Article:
Research in Science Education

, Volume 24, Issue 1, pp 253–260 | Cite as

The effect of the direction of motion on students' conceptions of forces

  • David Palmer
Article

Abstract

The ability to generalise principles to a range of situations is generally considered to be important in science education. However, several studies have found that students do not consistently apply their conceptions in the study of mechanics, and that they respond to irrelevant contextual features of the question, such as the type of object in motion. The present study was designed to investigate whether the direction of the motion (i.e. vertical or horizontal) was a contextual feature which influenced students' ideas about the forces involved in motion. The results indicated that 14% of the university science teaching students studied and 25% of the Year 10 students were influenced by the direction of the motion. Some of these students described a ‘motion force’ in one direction (usually vertical) but not the other, while others described forces opposing the motion in one direction (which was always vertical) but not the other.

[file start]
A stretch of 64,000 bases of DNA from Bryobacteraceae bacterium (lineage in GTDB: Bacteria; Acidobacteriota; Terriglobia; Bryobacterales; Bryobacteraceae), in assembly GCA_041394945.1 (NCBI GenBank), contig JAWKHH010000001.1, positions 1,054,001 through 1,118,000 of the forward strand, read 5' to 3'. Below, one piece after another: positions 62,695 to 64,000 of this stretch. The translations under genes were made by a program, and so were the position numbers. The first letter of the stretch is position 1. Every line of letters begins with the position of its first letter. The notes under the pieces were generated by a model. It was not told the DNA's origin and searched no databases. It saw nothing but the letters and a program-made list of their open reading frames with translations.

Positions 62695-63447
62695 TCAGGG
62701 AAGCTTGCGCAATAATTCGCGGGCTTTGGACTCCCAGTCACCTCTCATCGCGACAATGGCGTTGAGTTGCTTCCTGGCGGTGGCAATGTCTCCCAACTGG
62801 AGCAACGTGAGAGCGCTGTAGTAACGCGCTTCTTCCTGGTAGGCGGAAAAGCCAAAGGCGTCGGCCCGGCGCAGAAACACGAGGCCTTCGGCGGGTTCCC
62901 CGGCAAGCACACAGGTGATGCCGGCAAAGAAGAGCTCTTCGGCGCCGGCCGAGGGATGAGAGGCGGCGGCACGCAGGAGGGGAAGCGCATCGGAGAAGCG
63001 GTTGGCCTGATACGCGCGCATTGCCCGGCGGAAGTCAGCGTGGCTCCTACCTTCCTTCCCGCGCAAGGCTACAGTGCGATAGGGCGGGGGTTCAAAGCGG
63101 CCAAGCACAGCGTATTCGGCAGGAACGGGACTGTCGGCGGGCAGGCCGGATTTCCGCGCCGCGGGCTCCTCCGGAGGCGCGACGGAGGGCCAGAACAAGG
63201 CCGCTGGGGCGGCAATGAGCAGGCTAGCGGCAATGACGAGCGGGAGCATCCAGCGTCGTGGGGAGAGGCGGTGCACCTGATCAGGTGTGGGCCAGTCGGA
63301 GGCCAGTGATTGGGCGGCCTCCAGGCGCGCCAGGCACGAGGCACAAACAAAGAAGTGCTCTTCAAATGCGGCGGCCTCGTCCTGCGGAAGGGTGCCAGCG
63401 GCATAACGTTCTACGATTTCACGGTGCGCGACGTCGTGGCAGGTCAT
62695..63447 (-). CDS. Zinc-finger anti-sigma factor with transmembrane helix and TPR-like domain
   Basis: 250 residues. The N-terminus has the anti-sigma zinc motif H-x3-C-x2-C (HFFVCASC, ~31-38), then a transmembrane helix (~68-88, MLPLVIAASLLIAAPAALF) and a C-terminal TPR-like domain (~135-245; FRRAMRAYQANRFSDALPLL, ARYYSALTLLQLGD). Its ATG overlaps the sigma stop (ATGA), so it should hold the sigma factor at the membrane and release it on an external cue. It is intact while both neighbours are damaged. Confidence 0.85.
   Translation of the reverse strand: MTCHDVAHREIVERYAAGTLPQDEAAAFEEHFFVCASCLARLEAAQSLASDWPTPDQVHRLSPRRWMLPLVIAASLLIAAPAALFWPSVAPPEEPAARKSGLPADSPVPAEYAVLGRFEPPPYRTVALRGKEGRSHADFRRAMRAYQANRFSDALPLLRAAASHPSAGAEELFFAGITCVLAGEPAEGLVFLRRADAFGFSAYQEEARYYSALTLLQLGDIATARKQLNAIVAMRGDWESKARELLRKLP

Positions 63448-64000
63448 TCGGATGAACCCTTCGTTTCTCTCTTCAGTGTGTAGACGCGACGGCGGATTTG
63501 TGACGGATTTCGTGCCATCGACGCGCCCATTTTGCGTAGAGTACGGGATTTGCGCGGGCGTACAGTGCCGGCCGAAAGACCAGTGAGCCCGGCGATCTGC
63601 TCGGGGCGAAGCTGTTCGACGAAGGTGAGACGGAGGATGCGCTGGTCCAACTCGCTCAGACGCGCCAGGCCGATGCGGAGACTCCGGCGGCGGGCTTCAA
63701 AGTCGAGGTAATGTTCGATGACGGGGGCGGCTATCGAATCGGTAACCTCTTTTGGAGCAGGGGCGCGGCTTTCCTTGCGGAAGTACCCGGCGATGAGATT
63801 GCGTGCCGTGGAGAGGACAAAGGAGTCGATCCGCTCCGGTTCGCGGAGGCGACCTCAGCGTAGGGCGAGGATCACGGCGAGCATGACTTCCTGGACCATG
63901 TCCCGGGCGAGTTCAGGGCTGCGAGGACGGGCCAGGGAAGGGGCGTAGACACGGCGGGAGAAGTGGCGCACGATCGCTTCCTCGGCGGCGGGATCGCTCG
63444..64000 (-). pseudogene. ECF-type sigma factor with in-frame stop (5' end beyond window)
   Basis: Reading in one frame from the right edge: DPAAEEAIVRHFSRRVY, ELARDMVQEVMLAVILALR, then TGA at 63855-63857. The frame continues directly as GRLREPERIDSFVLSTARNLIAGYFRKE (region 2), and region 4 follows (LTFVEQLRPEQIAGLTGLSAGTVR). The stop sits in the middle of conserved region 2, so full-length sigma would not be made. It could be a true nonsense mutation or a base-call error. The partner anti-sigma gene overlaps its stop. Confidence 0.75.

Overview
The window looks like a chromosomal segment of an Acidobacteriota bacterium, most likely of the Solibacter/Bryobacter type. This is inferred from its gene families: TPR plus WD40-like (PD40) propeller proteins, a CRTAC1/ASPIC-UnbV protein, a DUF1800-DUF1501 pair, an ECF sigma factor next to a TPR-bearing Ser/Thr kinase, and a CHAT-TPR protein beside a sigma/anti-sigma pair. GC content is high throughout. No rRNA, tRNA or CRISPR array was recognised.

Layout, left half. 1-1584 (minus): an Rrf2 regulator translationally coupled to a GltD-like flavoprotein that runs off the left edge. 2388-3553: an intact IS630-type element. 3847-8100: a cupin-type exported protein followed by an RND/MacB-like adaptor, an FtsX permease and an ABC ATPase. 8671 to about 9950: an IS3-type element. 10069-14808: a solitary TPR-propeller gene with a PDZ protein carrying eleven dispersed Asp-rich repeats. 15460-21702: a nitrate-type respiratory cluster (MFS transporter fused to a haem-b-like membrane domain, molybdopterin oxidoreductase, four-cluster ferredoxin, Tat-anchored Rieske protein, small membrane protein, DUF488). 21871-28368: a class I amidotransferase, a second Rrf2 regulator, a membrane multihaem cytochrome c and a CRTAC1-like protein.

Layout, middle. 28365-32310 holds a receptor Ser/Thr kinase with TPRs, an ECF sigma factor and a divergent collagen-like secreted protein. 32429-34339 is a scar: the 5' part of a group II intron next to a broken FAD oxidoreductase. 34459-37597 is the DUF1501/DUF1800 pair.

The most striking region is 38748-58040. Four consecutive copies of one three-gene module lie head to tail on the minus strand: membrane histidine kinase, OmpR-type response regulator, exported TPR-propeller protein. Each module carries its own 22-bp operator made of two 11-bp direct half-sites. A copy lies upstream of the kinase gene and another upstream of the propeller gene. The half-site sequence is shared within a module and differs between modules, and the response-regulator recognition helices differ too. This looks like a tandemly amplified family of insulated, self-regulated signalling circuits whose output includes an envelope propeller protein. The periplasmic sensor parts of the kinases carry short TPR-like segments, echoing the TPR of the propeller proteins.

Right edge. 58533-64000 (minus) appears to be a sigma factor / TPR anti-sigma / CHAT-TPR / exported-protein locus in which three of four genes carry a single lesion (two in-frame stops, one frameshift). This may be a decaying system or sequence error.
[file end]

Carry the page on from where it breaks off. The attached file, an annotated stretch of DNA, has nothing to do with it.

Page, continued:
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Copyright information

© Australasian Science Education Research Association 1994

Authors and Affiliations

  • David Palmer
    • 1
  1. 1.Faculty of EducationUniversity of NewcastleNewcastle

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